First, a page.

Conclusions: We conclude that the above method of treatment is effective for the treatment ofMF pain, provided concomitant precipitating factors are eliminated, and the exercise program adhered to. Further studies may be needed to compare its efficacy with conventional TP deactivation with needling and infiltration.


Weir. R.. Crook, J., Tunks, E., Khostanteen, R., McMaster Univ, Hamilton, Ontario, L8N 3Z5, Canada

Aim of Investigation: To determine if the traits of pain tenderness and widespread pain are distributed within the normal population and aggregate along familial lines.

Methods: A case control design was used. Family members of cases with fibromyalgia and family members of controls without fibromyalgia were compared on pressure points established with a pressure dolorimeter and the presence of widespread pain. Additionally, subjects and their families were compared on the presence of co-morbid symptoms including depression, sleep disturbance, fatigue and pain related conditions.

Results: Nineteen matched cases and controls each provided at least two family members who completed all measures. (N-71 cases, N=63 controls). Females represented approximately 80% in each of the family groups. The results show a strong association (ICC=0.6) within family members and indicates a measure of "familial correlation".

Conclusions: The traits of tenderness and widespread pain distributed within the normal population permits a conceptualization of fibromyalgia, not as a disease, but as an extreme within a range of non-pathological traits which can be managed differently, e.g., with preventative approaches aimed at factors that exacerbate the traits. These traits are aggregated along familial groupings, therefore, people at risk for these benign but troublesome symptoms can be identified and problems dealt with prospectively by targeting "at risk" individuals.


David A. Williams, Daniel J. Clauw, and Lara J. Glazer*, Depts of Rheumatology and Psychiatry, Georgetown Univ Medical Center, Washington DC, 20007, USA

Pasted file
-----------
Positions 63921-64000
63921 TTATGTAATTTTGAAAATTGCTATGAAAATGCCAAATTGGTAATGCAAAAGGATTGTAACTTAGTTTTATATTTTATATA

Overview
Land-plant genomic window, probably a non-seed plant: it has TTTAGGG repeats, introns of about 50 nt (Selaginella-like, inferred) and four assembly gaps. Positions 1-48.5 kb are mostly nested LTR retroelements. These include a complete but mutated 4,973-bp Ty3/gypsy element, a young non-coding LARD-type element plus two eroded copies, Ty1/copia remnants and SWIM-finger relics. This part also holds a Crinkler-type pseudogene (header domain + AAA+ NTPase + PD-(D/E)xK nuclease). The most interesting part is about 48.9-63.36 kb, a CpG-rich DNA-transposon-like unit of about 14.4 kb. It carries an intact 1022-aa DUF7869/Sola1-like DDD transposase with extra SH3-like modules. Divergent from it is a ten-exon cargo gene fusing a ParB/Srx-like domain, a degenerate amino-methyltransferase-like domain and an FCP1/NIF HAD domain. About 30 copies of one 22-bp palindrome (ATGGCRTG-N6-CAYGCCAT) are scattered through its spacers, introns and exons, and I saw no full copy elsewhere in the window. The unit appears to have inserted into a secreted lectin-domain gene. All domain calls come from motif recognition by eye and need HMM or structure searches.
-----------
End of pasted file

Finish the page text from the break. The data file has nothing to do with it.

Aim of the Investigation: The SF-36 is a widely used measure of functional status for which norms are available for healthy subjects and many medical illnesses. The current study sought to (1) identify norms on this functional status measure for fibromyalgia (FM) and (2) compare the FM normative values with a mild medical condition (hypertention - HTN) and a severe medical condition (congestive heart failure - CHF).

Methods: Patients were referrals to a hospital-based Rheumatology Clinic. Each patient was diagnosed according to ACR criteria. Patients also completed the SF-36. To be included in the study patients needed to be female and medication-free for at least 2 weeks prior to assessment. Scale scores were calculated and compared to previously published norms for HTN and CHF.

Results: Subjects were 24 females with FM having a mean age of 40yrs (SD=10.6). Normative scale values revealed that females with FM possess physical, and general health ratings that are midway between HTN and CHF. Ratings of physical role functioning were more similar to CHF than HTN. In all other domains females with FM were functioning more poorly than either comparison group: including body pain, vitality, social functioning, emotional role functioning, and mental health.

Conclusions: This study provides needed normative data on fibromyalgia for the SF-36. W^ien patients with FM are compared to groups identified as either a mild or a severe medical condition, patients with FM score worse than a severe medical condition in 5/8 domains. This study highlights the severe functional limitations found in this diagnostic group. Acknowledgments: Supported in part by NIH grant MH54877.


J.M. Wolf4'. F. Petzke2, A. Khine2', D.J. Clauw2 and R.H. Gracely'. 'Clinical Measurement and Mechanisms Unit, PNMB, NIDCR, NIH, Bethesda, MD, 20892; ^ept of Medicine, Rheumatology, Georgetown Univ Medical Center, Washington D.C. 20007, USA.

Aim of Investigation: Increased sensitivity to painful heat stimuli is well described in Fibromyalgia. However, little is known about the inter- and intraindividual psychophysical relationship between thermal and pressure stimuli.

Methods: Heat stimuli were applied to the left forearm using a simple ascending (ASC-H: 1°C incr. from 37°C to tolerance) and a multiple random staircase design (MRS-H: 72 stimuli titrated to pain intensity (PI) box scale values of 0.5, 9.5, and 13.5). Both ascending (ASC-P: 0.45-kg increments up to 4.54 kg) and random (RAN-P: a set of 7 stimuli repeated twice and randomly presented) pressure stimuli were applied to the thumbnails. Slope and intercept for individual stimulus response curves were determined and stimulus intensities normalized to a box scale rating of 9.5 (moderate pain). 39 FM patients and 20 age and gender matched healthy controls (HC) were tested.

Results: Measures for heat pain showed increased sensitivity in FM versus HC (mean PI ASC-H: 4.13±.35 vs. 2.4±.35 [±SEM], p<002 and mean MRS temperature: 42.8^.45 vs. 44.3±.45°C, p<003). Normalized temperature causing moderate pain was also lower in FM than in HC (ASC-H(9.5): 43.9±.33 vs. 45.7^,65 °C, p<007 and MRS-H(9.5): 43.2±.3 vs 44.6±.55°C, p<,04). Both in FM and HC these temperatures were significantly lower for MRS-H than ASC-H (p<007 and p<002). Increased "expectancy" (PI in ASC>RAN) was only seen in 18 % ofFM and 24% ofHC (p=.59). For both groups there were significant correlations between ASC-H, MRS-H, ASC-P, RAN-P (HC: r=.59-.91, p<.005; FM: r=.38-.77, p<.02-.0001).